If the laptop lacks an SSD, you’ll need to buy one. The good news is SSDs have become cheaper over the years. Hence, try to strike a sweet spot while negotiating to cover up the cost of a new SSD. If you’re confused about which SSD to buy from a plethora of options out there, here are the best SSDs that you can buy for gaming and daily usage.
6. Use The Camera And Play Audio
If you’re purchasing a laptop for work, you’d probably want to attend meetings and play audio; hence, it is important to test out the camera and the audio quality.
On Windows, you can open the camera app (Start button -> Type “Camera” in the start search bar -> Click on the first option) to check the camera quality or if it’s actually working.
Similarly, try connecting the laptop to the internet via Wi-Fi, head over to YouTube, and play a video to test out both the audio and the picture quality.
7. Test The Keyboard
Most used laptops tend to have issues with the keyboard; hence, make sure to test out the keys by opening the Notepad app and hitting on each key at least three times.
If, while pressing, you feel that some keys are hard but still work, chances are, they might stop working after some time, or it can also be because there’s a lot of dust accumulation. Do make sure to ask the seller about the same and take inputs about when the issue emerged.
8. Test The I/O Ports
I/O ports are another important things that you shouldn’t forget checking. Start by testing the charging pin if it plugs in tightly or if there’s any play in between, the 3.5mm headphone jack, SD card slot, Type-C, and the USB ports (By plugging in a USB device).
If you don’t have any device to test out the HDMI port, ask the seller if it works properly.
9. Keep An Eye On The Battery Percentage
Honestly, the battery backup of a second-hand laptop will not be amazing to begin with, but the battery of an extensively used laptop might discharge at a faster rate. Hence, keep an eye on how fast the battery is discharging by using it for at least ten to fifteen minutes.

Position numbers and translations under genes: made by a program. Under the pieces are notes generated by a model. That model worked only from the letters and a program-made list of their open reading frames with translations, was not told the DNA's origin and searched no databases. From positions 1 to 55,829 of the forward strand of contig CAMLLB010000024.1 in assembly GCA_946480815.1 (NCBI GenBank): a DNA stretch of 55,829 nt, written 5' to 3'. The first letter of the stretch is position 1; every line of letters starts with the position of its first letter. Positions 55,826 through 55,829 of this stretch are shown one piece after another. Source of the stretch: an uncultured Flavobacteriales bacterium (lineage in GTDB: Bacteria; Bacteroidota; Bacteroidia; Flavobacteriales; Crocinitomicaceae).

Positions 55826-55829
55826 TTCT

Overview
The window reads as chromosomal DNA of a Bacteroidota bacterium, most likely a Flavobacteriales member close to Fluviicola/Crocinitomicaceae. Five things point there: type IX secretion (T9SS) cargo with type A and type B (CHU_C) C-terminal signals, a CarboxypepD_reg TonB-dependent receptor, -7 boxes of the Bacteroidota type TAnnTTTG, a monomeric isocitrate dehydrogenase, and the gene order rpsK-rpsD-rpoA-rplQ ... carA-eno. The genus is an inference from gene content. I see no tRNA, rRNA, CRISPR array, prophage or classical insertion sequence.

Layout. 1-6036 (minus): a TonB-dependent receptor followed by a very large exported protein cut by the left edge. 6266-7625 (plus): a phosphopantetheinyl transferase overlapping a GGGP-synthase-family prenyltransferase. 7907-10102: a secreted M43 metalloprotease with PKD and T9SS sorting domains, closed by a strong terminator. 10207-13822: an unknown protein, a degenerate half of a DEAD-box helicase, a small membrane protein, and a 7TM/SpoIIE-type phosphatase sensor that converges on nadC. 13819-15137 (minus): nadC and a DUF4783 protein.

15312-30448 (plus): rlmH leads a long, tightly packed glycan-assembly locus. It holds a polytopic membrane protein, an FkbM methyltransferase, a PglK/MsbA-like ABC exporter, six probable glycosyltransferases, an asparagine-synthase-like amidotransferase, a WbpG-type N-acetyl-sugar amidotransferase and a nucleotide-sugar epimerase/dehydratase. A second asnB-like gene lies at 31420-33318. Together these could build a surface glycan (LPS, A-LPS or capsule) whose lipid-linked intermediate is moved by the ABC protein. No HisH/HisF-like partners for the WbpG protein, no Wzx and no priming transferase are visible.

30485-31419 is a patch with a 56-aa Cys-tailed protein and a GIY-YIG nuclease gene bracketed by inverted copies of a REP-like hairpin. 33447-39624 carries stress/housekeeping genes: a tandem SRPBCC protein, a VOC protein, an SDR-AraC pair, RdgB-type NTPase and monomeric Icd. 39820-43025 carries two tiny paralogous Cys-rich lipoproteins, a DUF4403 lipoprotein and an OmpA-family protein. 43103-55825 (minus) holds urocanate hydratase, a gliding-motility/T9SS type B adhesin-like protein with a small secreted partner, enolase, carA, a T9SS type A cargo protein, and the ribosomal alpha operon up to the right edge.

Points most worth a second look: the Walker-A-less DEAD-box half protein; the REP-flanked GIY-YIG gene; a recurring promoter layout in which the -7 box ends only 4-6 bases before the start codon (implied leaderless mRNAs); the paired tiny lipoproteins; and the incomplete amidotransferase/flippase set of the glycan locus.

10. Check The Health Of The SSD
Checking the health of the SSD is very simple. If the seller added the SSD later, ask the name of the SSD and download the official OEM tool on it. For example, if the SSD make is Samsung, one can download Samsung’s Magician app to check the health of the SSD.
If the laptop came with a pre-installed SSD, you’d need to untighten the screws at the back of your laptop, open it up, and look at the make of the SSD. You can then download the appropriate tool and check the health of the SSD.
We know this is not something that you can do in front of the seller but, considering most laptops come with Western Digital SSDs or Samsung SSDs installed, you can download the “Western Digital Dashboard” or Samsung Magician to know the health of the SSD.
Buying A Used/Second-Hand Laptop: Specs That A Used Laptop Should Have
- At least 8 GB of RAM
- 8th Gen Intel or 3rd Gen Ryzen processors
- IPS/VA display with 1920×1080 pixels resolution
- Should have an SSD
Lastly, do not buy a laptop with a TN (Twisted Nematic) display panel. To spot a TN panel, all you need to do is tilt the screen while the laptop is switched on to at least a 45° angle and notice if the colors are fading out. If they are, then it’s safe to assume that the display is a TN panel.
VA or IPS panels have greater viewing angles compared to TN. While a VA panel isn’t as good as IPS, it is better than TN in displaying colors with a good contrast ratio.
Is A Used/Second-Hand Laptop Worth Buying
Yes, totally. Buying a used laptop can help you save a lot of money, and more importantly, you’ll be contributing to reducing the carbon footprint on the earth. The only con of buying a used laptop is, you might get scammed if you don’t know how the second-hand market works or what you should look for in a good used laptop.
All in all, we suggest you try to meet the seller in person, thoroughly check the laptop and buy it only you’re satisfied. Try to avoid ordering refurbished laptops directly from platforms like eBay, as they might develop issues over time, and you might even receive a faulty laptop.
These were some of the things on how to check used laptop condition. Make sure you take your time to check all the things, and more importantly, ask the seller about the things you’re skeptical about.